Worker who put Shorten on spot suspended
UPDATE: THE worker suspended from Gladstone Ports the day after quizzing Bill Shorten about Labor's tax plan for higher-income earners has spoken, confirming he has not worked at the site since his pass was "cancelled".
And in a swipe at Gladstone Ports Corporation, the electrical engineer said information provided to the media today by the Port was disingenuous.
The Port released a statement today saying, "The port worker, a sub-contractor, is still employed by the contractor and carrying out work for their employer," it said.
"The worker is a sub-contractor, and as such GPC cannot comment on any decisions made by their employers."
However, the man, who wants to remain anonymous so he can continue to find work, today told The Courier-Mail: "I believe that the information provided today by the GPC regarding my employment status is incorrect,'' he said.
"I just want to move on with my life, so I hope this helps to end the debate.
"When my pass was cancelled at the port, and my personal items returned to me last Thursday, I did not believe that I was likely to have my contract renewed at the port.
"I have not performed any work what-so-ever for the port in the last three weeks, and neither have I been asked to perform any work by them.
"I agree that the suspension was lifted late Friday evening, but I suspect that this was only due to pressure from the media.
"With the direct assistance of Welcon Technologies, I have managed to find temporary alternative employment, which commences Tuesday 14th May.
"Welcon Technologies have been extremely helpful and understanding during this time, and hope to continue our 20 year relationship with them into the future. "
Today, Mr Shorten defended the right of the worker to ask questions of politicians.
He told reporters he was not aware of the issue until the story appeared today.
"People are allowed to express their opinions and they should be able to do so without fear or favour, full stop," the former union boss said.
EARLIER: THE Gladstone Ports worker who tripped up Bill Shorten on Labor's tax plan for high-income earners has been suspended and forced to find another job.
The gutted 49-year-old was told he was in breach for speaking to the media when filmed questioning Mr Shorten at the Queensland Government-owned Gladstone Ports Corporation, saying "it would be good to see higher-wage earners given a tax break".
The next day the father-of-three's pass did not work and he was officially told he was suspended. Last week his desk was packed up and delivered to his house.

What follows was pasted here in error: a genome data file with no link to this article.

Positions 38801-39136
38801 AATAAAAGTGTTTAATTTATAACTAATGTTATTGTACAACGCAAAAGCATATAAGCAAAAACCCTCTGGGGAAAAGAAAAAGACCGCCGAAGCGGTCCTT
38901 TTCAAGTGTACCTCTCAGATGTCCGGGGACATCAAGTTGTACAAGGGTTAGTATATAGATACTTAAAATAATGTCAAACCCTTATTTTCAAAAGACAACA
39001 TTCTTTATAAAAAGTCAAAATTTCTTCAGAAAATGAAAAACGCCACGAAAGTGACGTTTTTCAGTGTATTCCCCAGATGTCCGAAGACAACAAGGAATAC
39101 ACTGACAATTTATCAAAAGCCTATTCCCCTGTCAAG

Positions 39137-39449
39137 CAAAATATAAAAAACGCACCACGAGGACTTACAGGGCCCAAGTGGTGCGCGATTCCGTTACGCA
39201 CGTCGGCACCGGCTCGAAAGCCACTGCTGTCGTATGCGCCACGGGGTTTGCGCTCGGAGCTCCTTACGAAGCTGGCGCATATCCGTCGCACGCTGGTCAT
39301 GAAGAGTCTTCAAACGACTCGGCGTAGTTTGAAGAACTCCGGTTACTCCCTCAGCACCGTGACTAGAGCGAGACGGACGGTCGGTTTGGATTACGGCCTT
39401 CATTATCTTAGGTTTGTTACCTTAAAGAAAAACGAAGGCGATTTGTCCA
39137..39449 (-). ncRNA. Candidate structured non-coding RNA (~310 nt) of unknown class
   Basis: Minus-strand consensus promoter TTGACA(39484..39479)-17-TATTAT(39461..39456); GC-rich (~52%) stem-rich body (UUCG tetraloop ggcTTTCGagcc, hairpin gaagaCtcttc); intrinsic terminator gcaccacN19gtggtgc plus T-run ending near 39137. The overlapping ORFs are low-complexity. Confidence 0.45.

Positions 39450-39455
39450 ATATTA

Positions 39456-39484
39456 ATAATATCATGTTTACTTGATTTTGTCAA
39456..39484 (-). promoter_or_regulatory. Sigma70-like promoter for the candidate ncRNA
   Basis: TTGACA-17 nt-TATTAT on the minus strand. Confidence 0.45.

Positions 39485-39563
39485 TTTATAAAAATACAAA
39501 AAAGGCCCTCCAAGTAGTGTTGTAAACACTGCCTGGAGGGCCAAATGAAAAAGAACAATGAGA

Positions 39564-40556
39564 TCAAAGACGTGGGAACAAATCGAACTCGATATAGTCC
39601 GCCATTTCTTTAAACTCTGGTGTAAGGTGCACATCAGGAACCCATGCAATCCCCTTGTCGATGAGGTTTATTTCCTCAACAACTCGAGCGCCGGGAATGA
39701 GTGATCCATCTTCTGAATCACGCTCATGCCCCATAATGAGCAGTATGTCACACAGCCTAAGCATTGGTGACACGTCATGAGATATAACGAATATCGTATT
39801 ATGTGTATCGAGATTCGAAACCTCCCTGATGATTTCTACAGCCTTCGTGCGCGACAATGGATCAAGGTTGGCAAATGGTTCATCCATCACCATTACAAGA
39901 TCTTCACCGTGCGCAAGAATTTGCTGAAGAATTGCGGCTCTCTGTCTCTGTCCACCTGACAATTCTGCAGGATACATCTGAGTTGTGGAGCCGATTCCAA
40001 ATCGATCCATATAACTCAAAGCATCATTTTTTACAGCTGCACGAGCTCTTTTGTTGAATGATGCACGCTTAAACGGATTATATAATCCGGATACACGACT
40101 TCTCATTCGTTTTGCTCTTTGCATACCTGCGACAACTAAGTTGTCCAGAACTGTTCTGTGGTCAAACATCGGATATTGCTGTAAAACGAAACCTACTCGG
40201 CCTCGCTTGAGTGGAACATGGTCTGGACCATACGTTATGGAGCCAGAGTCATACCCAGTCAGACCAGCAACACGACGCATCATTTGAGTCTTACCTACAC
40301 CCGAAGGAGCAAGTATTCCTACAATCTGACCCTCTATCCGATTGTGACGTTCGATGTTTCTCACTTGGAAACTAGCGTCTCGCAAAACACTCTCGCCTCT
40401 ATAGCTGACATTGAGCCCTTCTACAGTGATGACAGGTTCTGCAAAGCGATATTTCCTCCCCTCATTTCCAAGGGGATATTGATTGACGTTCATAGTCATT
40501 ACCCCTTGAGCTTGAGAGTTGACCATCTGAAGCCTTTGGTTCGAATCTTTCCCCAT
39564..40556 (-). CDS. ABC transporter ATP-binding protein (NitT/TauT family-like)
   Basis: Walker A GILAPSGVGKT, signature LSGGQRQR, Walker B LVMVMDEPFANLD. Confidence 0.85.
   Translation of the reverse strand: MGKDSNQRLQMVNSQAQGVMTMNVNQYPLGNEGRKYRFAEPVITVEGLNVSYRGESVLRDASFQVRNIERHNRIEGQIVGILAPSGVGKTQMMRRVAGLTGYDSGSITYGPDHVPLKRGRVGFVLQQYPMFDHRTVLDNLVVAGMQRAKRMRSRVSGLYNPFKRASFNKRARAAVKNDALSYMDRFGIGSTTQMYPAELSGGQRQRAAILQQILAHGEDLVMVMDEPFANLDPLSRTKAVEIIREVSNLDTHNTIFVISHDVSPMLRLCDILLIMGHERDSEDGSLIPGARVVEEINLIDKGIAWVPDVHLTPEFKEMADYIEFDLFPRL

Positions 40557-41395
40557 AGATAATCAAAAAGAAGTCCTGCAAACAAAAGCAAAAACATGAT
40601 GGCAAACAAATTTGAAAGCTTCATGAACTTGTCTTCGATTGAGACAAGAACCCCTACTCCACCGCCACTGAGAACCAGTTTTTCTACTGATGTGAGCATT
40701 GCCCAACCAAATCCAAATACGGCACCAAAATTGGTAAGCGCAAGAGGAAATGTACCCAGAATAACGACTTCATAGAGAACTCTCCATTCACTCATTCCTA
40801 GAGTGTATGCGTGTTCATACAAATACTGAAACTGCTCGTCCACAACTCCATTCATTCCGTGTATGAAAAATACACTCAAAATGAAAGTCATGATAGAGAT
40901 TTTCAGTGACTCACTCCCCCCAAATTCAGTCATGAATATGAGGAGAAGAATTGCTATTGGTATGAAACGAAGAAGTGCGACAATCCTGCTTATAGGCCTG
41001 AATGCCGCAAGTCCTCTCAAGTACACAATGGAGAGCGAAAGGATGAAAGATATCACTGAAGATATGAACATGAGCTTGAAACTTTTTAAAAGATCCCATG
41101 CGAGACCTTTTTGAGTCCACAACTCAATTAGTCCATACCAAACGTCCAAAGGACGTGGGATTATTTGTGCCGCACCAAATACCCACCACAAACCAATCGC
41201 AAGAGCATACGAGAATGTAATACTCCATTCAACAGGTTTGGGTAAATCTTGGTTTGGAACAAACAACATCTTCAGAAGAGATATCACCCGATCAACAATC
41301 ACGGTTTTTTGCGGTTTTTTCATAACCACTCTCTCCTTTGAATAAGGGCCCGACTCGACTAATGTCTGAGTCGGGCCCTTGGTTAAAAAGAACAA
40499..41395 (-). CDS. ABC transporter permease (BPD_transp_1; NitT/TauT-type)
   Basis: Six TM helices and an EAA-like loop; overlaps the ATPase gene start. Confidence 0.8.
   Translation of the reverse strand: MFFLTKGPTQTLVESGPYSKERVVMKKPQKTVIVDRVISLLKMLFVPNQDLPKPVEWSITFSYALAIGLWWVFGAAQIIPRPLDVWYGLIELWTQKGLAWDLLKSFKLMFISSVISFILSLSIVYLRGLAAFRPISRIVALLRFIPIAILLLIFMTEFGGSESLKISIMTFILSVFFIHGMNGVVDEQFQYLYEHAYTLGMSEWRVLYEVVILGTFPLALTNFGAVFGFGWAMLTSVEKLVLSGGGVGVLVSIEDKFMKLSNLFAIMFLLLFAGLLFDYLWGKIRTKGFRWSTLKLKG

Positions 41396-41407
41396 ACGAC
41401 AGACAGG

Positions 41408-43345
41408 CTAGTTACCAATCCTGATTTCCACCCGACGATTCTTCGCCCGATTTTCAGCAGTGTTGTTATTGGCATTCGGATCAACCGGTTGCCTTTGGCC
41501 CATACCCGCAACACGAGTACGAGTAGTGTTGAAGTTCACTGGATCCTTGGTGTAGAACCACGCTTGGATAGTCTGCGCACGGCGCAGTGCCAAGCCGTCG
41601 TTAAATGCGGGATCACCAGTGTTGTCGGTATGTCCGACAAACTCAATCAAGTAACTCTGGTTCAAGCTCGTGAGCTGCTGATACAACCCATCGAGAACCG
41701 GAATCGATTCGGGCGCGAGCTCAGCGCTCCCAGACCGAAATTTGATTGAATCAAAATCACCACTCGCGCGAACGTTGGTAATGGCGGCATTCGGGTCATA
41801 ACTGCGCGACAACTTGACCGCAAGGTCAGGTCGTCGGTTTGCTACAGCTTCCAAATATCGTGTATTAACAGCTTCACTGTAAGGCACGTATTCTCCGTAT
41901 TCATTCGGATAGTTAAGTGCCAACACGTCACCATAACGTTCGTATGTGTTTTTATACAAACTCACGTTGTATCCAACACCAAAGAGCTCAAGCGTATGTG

The experienced electrical engineer has unintentionally become a victim of the cut-and-thrust of a high-stakes election campaign, which will be decided by a handful of marginal seats, including Flynn, which includes Gladstone.
Events unfolded at the port on April 23, when the worker made his off-the-cuff comment to Mr Shorten, who had approached him.
The worker, who had earned about $250,000 last financial year, forgot his lunch that day and got caught up in the media scrum during a free barbecue.
In response, Mr Shorten replied: "We're going to look at that," sparking a political pile-on, with the Coalition accusing the Opposition Leader of deliberately misleading the man, given Labor has a levy on higher-income earners. It become a flashpoint in the campaign.
The Gladstone resident refused to comment over fears about finding full-time work.
It is understood he was shocked when told of his suspension, saying he had not spoken to any media, he had only been filmed asking Mr Shorten a question.
The Courier-Mail began making inquiries about the issue on Friday, and late that afternoon it is understood the man received correspondence from his employer Welcon Technologies, informing him his suspension had been lifted and he could return to work today. However the man had already taken on a short-term job elsewhere. Welcon failed to return calls yesterday.
There's no suggestion Mr Shorten had anything to do with the suspension. His office would not comment yesterday.
In a statement to The Courier-Mail, Gladstone Ports Corporation said the man's employment had not been terminated, however, after repeated requests, it failed to explain why his pass stopped working on April 24 or why his desk was packed up.
"The individual, a subcontractor not a Gladstone Ports Corporation employee, was not in a position to speak with any knowledge or authority on behalf of the organisation," the statement said.
"GPC has a stakeholder and media engagement policy for the appropriate spokesperson for GPC."